SASKATOON, SASKATCHEWAN, CANADA — The Canadian Wheat Research Coalition (CWRC), a collaboration of the Alberta Wheat Commission, the Saskatchewan Wheat Development Commission, and the Manitoba Crop Alliance, has pledged more than $22.6 million over five years to a core breeding agreement with Agriculture and Agri-Food Canada (AAFC) for the development of wheat varieties. As part of the agreement, Canadian farmers are expected to benefit from new premium wheat varieties and associated genetics from the AAFC’s breeding program for many years to come.
The $22.6 million commitment is up from the coalition’s earlier pledge of $20 million. Funds will be used to provide further support for plant breeders, technicians, and specialists who are working to deliver field-ready wheat varieties to western Canadian farmers, the coalition said.
“The activities being conducted by Canadian researchers and wheat breeders such as those at AAFC have led to major innovations over the past few decades, including the development of several new wheat varieties with improved genetics and more desirable traits,” said Fred Greig, CWRC board chair and a director with the Manitoba Crop Alliance. “Building on the work funded by farmers through organizations such as the Western Grains Research Foundation, this investment will ensure Canadian farmers benefit from new wheat varieties that improve and enhance the competitiveness of their farming operations while maintaining Canada’s reputation for providing quality wheat for markets around the globe.”
The CWRC said it expects the new agreement will contribute to the development of wheat cultivars that provide farmers with greater yield potential, resistance to priority diseases such as fusarium head blight, rusts, and common bunt, and resistance to pests such as the orange wheat blossom midge and wheat stem sawfly. As part of the collaborative effort, the AAFC will be concentrating on the development of wheat varieties in the Canadian Western Red Spring, Canadian Western Amber Durum, Canadian Prairie Spring Red, Canada Western Soft White Spring, and Canada Western Red Winter classes, the CWRC said.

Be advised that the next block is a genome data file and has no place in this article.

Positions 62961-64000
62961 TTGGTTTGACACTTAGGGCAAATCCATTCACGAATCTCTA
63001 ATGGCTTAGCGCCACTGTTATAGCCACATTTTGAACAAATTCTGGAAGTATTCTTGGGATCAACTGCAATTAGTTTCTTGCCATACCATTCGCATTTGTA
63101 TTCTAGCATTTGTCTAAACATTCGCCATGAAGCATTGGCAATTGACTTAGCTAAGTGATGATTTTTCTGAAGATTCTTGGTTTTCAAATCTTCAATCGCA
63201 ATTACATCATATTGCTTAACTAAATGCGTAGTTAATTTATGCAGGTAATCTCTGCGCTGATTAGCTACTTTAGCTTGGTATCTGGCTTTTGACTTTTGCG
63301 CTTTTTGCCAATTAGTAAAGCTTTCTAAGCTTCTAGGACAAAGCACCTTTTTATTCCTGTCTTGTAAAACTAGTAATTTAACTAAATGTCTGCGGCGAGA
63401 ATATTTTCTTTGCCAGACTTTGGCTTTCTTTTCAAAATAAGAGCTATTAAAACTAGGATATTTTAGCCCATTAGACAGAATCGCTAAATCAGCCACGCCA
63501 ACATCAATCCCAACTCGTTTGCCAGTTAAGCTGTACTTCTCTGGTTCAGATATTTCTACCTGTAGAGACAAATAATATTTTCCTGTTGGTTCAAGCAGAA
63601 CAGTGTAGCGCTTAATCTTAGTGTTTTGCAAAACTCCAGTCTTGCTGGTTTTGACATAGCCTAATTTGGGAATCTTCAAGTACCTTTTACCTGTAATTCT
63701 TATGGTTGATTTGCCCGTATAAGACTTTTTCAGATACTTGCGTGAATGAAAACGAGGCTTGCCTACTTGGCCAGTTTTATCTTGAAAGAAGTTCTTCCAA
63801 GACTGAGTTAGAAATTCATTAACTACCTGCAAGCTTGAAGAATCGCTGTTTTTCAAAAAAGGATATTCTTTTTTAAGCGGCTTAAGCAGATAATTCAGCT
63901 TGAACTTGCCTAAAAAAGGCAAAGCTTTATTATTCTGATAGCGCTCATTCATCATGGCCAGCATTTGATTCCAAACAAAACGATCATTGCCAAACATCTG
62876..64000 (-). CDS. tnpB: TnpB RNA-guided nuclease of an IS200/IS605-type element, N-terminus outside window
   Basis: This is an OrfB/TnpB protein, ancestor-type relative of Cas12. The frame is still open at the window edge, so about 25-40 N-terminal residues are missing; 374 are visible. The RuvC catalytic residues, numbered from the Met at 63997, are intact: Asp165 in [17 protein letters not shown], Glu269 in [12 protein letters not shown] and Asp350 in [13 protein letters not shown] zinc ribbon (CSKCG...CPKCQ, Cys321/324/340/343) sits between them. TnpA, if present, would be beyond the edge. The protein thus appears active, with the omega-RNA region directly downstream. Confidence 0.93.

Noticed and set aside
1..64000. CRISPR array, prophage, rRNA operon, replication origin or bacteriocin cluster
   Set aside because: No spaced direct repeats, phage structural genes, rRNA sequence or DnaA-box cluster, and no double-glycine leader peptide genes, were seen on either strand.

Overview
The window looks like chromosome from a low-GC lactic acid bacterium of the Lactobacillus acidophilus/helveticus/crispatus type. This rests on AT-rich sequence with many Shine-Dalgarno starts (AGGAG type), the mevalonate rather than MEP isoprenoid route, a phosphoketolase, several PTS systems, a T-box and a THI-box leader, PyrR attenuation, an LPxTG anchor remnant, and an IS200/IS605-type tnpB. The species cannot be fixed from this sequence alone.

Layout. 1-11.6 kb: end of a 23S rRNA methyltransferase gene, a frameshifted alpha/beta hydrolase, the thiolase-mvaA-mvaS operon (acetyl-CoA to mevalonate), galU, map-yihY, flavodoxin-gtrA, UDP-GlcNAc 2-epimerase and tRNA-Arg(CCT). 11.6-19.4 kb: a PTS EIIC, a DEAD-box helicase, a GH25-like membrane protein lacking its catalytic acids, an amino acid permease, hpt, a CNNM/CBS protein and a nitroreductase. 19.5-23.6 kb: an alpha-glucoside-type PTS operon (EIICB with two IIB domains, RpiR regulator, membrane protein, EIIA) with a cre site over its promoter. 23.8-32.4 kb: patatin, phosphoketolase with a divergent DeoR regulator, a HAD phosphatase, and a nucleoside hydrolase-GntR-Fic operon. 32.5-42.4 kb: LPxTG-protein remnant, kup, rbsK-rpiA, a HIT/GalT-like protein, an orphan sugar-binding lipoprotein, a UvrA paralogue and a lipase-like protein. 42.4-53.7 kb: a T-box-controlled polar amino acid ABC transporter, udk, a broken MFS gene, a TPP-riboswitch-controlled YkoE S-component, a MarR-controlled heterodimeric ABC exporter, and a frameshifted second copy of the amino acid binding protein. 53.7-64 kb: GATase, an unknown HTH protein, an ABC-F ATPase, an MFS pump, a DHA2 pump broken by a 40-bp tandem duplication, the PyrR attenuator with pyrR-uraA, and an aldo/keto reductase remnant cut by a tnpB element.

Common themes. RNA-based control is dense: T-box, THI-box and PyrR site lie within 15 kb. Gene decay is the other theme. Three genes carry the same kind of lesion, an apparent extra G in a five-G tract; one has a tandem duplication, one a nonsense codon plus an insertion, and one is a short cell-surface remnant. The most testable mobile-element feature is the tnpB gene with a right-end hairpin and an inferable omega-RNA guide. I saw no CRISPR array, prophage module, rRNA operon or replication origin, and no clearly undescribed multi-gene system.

The CWRC said its core breeding agreements are funded proportionally by province based on the previous year’s production with 53% coming from Saskatchewan, 32% from Alberta, and 15% from Manitoba based on the 2018-19 production year.
“The research and plant breeding conducted by AAFC over the past few decades brought needed innovation and economic benefits to Canadian grain farmers,” said Brett Halstead, chair of the Saskatchewan Wheat Development Commission. “Farmer funding committed by Sask Wheat and our fellow commissions in Alberta and Manitoba through the core breeding agreement will help support AAFC’s ability to bolster their technology and attract and retain top researchers and breeders. Public wheat breeding is crucial to Canada’s agriculture sector and the wheat varieties AAFC has produced are a tremendous return to the farmer investment in this program.”
Todd Hames, chair of the Alberta Wheat Commission, said the effort “is an exciting and historic investment by Prairie wheat farmers.”
“Investing collaboratively in this core breeding agreement ensures that farmers will continue to have access to wheat varieties with desirable traits, higher yields and strong disease packages, further enhancing our long-term profitability,” Hames said.